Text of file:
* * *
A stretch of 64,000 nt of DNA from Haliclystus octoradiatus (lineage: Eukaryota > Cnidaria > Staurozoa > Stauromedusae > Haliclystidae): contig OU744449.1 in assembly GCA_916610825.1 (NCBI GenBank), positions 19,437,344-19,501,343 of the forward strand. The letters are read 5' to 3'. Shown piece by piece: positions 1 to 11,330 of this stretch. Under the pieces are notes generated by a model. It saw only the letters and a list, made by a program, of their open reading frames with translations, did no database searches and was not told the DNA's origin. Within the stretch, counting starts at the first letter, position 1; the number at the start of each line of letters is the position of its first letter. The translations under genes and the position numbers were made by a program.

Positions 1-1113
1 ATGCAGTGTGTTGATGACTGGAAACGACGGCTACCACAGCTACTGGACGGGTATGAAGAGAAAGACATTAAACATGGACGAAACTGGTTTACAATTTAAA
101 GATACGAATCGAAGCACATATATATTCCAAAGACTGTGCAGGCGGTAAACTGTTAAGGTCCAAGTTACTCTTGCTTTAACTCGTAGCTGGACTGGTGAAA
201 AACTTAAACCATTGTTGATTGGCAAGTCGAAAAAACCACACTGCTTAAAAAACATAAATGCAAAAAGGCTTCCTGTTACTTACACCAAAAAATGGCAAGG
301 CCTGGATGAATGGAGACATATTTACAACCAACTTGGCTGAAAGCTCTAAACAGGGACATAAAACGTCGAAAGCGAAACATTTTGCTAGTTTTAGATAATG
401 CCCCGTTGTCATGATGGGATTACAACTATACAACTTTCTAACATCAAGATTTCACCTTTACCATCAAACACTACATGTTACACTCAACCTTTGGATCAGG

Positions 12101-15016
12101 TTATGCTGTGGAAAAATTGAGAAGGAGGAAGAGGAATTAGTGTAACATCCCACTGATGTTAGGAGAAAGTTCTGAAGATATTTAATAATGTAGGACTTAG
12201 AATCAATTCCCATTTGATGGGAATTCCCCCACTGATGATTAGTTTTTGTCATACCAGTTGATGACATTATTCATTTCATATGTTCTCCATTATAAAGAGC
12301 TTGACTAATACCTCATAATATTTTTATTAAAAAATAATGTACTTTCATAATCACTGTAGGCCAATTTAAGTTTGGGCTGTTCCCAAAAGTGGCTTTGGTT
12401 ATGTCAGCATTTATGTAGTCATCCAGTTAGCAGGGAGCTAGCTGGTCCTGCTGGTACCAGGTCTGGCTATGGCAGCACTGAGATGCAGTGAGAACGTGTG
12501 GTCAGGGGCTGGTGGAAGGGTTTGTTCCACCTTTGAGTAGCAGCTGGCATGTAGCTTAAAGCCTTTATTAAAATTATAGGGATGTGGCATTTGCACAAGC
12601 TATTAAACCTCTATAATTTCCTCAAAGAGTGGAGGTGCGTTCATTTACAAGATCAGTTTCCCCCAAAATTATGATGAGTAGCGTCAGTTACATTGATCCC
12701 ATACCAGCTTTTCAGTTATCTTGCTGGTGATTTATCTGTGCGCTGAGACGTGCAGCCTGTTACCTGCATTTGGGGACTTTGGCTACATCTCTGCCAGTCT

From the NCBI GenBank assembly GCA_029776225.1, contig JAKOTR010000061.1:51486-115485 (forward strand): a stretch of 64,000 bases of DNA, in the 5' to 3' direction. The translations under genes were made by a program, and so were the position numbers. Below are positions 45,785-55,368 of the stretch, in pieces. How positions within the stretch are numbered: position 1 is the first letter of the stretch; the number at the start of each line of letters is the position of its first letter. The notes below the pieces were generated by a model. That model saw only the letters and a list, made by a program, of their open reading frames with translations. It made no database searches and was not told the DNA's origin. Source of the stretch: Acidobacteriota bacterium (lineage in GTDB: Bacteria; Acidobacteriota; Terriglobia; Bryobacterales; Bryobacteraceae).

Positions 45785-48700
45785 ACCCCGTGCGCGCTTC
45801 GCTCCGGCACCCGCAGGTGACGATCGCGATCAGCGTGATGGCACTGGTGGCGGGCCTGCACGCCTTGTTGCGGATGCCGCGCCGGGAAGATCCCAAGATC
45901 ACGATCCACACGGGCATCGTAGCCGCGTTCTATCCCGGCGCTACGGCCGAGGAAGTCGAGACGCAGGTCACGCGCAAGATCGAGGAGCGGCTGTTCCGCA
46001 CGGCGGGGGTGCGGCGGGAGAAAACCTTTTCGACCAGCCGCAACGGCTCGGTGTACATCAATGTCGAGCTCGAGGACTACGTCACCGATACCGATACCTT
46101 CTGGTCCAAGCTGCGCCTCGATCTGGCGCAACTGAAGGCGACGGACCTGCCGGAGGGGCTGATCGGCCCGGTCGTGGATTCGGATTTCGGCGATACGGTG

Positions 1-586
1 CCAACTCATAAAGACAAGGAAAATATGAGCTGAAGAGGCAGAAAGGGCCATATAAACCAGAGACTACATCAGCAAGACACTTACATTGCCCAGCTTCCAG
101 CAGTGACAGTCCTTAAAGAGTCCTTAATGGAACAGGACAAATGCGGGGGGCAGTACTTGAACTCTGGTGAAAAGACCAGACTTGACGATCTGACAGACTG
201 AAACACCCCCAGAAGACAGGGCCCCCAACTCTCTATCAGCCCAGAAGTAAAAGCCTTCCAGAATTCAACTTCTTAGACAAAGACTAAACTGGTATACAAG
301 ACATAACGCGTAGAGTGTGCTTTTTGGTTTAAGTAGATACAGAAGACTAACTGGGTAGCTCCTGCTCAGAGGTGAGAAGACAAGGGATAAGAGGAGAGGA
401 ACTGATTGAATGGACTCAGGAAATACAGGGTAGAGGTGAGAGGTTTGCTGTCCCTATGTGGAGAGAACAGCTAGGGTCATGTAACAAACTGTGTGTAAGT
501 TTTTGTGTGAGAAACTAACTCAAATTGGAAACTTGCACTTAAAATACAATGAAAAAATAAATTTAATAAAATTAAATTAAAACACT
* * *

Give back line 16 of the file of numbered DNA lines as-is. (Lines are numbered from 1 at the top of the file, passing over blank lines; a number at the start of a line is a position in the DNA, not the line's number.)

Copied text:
From the NCBI GenBank assembly GCA_029776225.1, contig JAKOTR010000061.1:51486-115485 (forward strand): a stretch of 64,000 bases of DNA, in the 5' to 3' direction. The translations under genes were made by a program, and so were the position numbers. Below are positions 45,785-55,368 of the stretch, in pieces. How positions within the stretch are numbered: position 1 is the first letter of the stretch; the number at the start of each line of letters is the position of its first letter. The notes below the pieces were generated by a model. That model saw only the letters and a list, made by a program, of their open reading frames with translations. It made no database searches and was not told the DNA's origin. Source of the stretch: Acidobacteriota bacterium (lineage in GTDB: Bacteria; Acidobacteriota; Terriglobia; Bryobacterales; Bryobacteraceae).